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“Who do you say that I am?” The question that Jesus asked His disciples in Caesarea Philippi two thousand years ago remains the most significant question that any human being will ever face. Throughout her history, the church has continued to reflect on who Jesus Christ is. Much of the time, this reflection has been simply the result of a study of the teaching of the Scriptures. Many times, however, this reflection has been necessitated by the rise of false teachers in the church—men whose preaching of “another Christ” has forced the church to clarify the Biblical boundaries of orthodox doctrine.

A recent contribution to the ongoing discussion of Christology (or the doctrine of Christ) is Donald Macleod’s The Person of Christ. At the time of the book’s publication, Macleod was the professor of systematic theology at the Free Church of Scotland College in Edinburgh, Scotland. His book is part of IVP’s “Contours of Christian Theology” series, a series that also includes notable volumes by Sinclair B. Ferguson and Edmund Clowney—authors familiar to readers of Tabletalk.

In the introduction, Macleod informs his readers that he self-consciously adopts a “Christology from above” methodology. He admits that he is writing from the standpoint of one who is already convinced that Jesus Christ is the eternal Son of God.

Macleod’s book is divided into two main parts. Part One is titled “Very God of Very God: From the Gospels to Nicea.” In this part of the book, Macleod devotes considerable space to an examination of what the Bible has to say regarding subjects such as the Virgin Birth (ch. 1), the pre-existence of Christ (ch. 2), and Christ as “the Son of God” (ch. 3). In connection with these doctrines, he deals with Christological errors such as ontological subordinationism and adoptionism.

After discussing the historical skepticism that is prevalent in much modern Biblical scholarship (ch. 4), Macleod proceeds to an examination of the teaching of the Council of Nicea (ch. 5). This chapter is one of the most technical (and therefore difficult) chapters in the book for those who are studying the subject for the first time. After briefly discussing the events and teachings that led to the Council of Nicea, Macleod proceeds to explain some of the technical concepts and terminology that were involved in the Christological debates of the era. He examines the meanings of such terms as homoousia, hypostasis, ousia, persona, perichoresis, and filioque. He also examines the concepts of eternal sonship and eternal generation. His discussion of John Calvin’s doctrine of Christ is particularly helpful.

Part two of the book is titled “Very God, Very Man: To Chalcedon and Beyond.” Macleod begins this part of the book with an examination of the doctrine of the Incarnation (ch. 6). He explains that in the early years of the church there were basically two kinds of attacks being leveled against the doctrine of the Incarnation. One attack came from the Docetists, those who believed that matter was evil and therefore that Christ only seemed (Greek dokeo) to be a man. Another attack came from the Appolinarians, who believed that Christ only had a human body, not a human spirit or mind. The church’s doctrine of the Incarnation denied both attacks, insisting that Christ took a true human body and a reasonable human soul (p. 161).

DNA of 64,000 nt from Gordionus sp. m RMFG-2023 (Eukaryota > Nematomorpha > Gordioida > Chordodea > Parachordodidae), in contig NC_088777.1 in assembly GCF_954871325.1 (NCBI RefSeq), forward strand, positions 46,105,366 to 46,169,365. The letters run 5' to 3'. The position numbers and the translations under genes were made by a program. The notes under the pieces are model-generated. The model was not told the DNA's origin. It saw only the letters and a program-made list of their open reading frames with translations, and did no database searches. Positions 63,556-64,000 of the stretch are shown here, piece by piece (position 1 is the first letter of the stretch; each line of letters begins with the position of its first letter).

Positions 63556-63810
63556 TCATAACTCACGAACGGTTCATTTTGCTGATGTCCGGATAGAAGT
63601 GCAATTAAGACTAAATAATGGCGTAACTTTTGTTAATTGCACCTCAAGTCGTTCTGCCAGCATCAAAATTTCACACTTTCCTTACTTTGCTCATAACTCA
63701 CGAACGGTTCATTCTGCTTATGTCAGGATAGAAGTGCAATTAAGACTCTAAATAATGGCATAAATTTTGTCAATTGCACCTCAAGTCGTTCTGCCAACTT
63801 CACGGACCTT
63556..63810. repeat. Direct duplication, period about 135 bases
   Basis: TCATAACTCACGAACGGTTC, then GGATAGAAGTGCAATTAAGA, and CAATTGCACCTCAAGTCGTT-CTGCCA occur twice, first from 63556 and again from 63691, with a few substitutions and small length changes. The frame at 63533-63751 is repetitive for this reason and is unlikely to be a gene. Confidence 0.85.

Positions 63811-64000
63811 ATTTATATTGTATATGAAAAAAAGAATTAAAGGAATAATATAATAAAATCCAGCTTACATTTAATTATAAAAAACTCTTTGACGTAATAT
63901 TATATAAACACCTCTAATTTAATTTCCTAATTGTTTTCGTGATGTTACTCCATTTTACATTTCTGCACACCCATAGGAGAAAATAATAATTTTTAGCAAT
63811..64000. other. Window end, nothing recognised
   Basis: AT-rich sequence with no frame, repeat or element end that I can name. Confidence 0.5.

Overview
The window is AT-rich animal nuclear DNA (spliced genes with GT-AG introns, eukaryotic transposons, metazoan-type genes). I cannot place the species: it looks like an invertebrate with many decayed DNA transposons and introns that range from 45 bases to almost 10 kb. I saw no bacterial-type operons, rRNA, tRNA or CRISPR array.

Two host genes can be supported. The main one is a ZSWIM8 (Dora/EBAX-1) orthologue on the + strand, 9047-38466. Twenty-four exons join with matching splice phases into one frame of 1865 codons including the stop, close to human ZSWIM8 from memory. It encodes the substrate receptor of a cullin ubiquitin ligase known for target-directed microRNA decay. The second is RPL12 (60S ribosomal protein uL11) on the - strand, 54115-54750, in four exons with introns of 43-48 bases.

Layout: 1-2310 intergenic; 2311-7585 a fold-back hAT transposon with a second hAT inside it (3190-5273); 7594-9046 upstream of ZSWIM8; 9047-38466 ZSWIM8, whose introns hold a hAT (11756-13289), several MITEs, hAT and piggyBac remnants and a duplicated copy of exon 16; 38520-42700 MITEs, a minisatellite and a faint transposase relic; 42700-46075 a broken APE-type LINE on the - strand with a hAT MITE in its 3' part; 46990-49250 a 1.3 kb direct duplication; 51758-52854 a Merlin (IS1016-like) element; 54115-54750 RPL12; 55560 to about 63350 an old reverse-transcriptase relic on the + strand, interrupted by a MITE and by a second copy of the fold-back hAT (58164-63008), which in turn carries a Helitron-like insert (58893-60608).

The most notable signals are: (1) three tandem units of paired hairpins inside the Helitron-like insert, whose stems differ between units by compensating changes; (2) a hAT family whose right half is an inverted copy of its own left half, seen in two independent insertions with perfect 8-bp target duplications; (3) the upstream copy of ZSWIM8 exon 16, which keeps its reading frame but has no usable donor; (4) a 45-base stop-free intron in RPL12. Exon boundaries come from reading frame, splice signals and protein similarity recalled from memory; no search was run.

In his chapter on the Council of Chalcedon (ch. 7), Macleod examines the Nestorian and Eutychian heresies. He also provides a helpful explanation of what the Chalcedonian definition means when it refers to Mary as theotokos (“God-bearer”). Perhaps the most helpful part of this chapter is Macleod’s discussion of the meaning of the “hypostatic union” (pp. 189 ff.) and the meaning of “communion in attributes” (pp. 193 ff.). Both of these doctrines are regularly confused or misunderstood by many in the church today.

Philippians 2:6–11 and the doctrine of “kenosis” are the subjects of chapter 8, while chapter 9 is devoted to questions related to the sinlessness of Christ. The final chapter summarizes some of the major voices in twentieth-century Christological discussion.

Macleod’s book is valuable for those interested in examining the Biblical doctrine of Christ as well as those interested in the doctrines set forth in the Nicene Creed and the Chalcedonian Definition. His explanation of the debates helps to clarify the very important theological issues underlying what often seem to be trivial debates over minutiae.

Because the church’s reflection on the doctrine of the person of Christ has involved discussions of numerous concepts and terms, any modern examination of this doctrine will of necessity also include a number of terms that may be unfamiliar to modern ears. Some of the chapters in Macleod’s book may, therefore, require extra time and effort. It is time and effort, however, that will be well rewarded.

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From the December 2003 Issue
Dec 2003 Issue